Friday, 30 November 2012

Comb Bag

This pattern comes from Weldon’s Practical Knitter, Number 17, Fifth Series (1887). It is also published in Weldon’s Practical Needlework, Volume 2, Interweave Press, 2000.
There is no actual pattern for the comb bag, only a suggestion and stitch count to make this case at the end of the Nightdress Case pattern in the same edition.
The original pattern for the Nightdress Case calls for “Strutt’s knitting cotton, No. 6” and “a pair of steel needles No. 12” (modern equivalent 2.50mmmm/US 2. No gauge or tension or finished size is stated. This bag would certainly hold a small hairbrush and comb, and a few other accessories for the hair but not one of those lovely large brush and comb sets from the 19th century. Both cases are knit into a zigzag lace strip fabric which is trimmed with a lace edge whose pattern is included in the one for the Nightdress Case. The cases should be lined with “pink sateen.”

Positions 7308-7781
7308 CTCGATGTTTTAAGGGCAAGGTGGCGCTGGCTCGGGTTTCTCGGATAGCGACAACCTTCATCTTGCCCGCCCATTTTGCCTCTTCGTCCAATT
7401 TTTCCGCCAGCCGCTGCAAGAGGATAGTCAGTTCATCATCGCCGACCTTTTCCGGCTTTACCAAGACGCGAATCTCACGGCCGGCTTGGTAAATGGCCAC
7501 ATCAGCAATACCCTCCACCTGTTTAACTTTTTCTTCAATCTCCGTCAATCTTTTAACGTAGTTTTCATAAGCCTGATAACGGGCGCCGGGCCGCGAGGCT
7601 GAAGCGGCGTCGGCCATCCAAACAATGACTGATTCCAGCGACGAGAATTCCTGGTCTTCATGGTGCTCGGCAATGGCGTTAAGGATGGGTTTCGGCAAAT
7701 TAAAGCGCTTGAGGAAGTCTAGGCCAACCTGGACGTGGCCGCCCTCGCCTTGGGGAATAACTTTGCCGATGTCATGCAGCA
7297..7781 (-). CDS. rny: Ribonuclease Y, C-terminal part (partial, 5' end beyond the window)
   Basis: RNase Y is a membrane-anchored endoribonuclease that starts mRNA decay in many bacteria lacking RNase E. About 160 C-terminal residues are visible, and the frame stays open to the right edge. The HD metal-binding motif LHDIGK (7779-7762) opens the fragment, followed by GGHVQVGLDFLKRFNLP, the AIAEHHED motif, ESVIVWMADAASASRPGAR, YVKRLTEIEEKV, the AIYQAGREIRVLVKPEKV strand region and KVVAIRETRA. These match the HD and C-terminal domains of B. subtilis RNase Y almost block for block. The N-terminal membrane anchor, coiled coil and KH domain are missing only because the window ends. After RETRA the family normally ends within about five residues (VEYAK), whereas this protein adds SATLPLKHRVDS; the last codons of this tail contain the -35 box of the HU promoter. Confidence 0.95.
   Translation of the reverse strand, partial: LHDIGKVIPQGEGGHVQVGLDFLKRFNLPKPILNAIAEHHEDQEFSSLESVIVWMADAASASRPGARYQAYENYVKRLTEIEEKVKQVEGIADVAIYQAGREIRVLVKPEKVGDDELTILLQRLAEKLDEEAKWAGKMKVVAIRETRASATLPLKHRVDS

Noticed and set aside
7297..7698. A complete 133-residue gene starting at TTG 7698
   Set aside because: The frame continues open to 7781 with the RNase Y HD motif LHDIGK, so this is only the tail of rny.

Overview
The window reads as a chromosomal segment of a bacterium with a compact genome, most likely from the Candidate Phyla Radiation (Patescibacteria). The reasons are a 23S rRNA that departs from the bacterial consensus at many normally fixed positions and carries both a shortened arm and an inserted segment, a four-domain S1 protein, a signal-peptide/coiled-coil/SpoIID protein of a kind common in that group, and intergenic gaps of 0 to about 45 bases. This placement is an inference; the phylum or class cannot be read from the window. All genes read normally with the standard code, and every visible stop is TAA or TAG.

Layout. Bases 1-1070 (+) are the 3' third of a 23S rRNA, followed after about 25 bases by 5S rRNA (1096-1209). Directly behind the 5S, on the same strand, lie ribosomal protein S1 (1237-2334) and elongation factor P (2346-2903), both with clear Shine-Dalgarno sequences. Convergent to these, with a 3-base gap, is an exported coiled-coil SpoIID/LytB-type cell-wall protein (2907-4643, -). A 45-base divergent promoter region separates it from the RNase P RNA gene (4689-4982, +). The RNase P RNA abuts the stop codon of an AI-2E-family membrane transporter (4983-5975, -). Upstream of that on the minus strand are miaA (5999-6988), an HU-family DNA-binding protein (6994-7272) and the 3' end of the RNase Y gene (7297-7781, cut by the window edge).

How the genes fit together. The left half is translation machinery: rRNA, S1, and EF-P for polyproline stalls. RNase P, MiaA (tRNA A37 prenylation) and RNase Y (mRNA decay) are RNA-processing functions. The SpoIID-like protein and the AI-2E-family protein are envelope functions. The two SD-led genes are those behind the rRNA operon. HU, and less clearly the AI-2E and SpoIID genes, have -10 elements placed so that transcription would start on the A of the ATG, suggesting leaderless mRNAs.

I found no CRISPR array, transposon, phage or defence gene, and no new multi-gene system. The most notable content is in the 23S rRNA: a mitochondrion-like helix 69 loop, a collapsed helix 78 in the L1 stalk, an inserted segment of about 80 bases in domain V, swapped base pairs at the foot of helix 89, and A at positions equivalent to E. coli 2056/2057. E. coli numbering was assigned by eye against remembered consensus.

I had originally started the Nightdress Case in white thread some years ago but changed to this lovely powder blue after discovering it last winter. Both bags are being knit on on 2.5mm/US 2 size needles, using Aunt Lydia’s Classic Crochet thread (Size 10) in Delft. I have the Nightdress Case on the needles, too, with the same thread, but I thought this smaller bag was a good warm up exercise for the larger project. A good thing, too, as perhaps I can make myself pay more attention to the larger case since there are glaring errors in the lower front part of the lace trim of this bag. I can only say that knitting lace in a poor light is a bad idea and advise that all handwork should be checked every now and then during its production.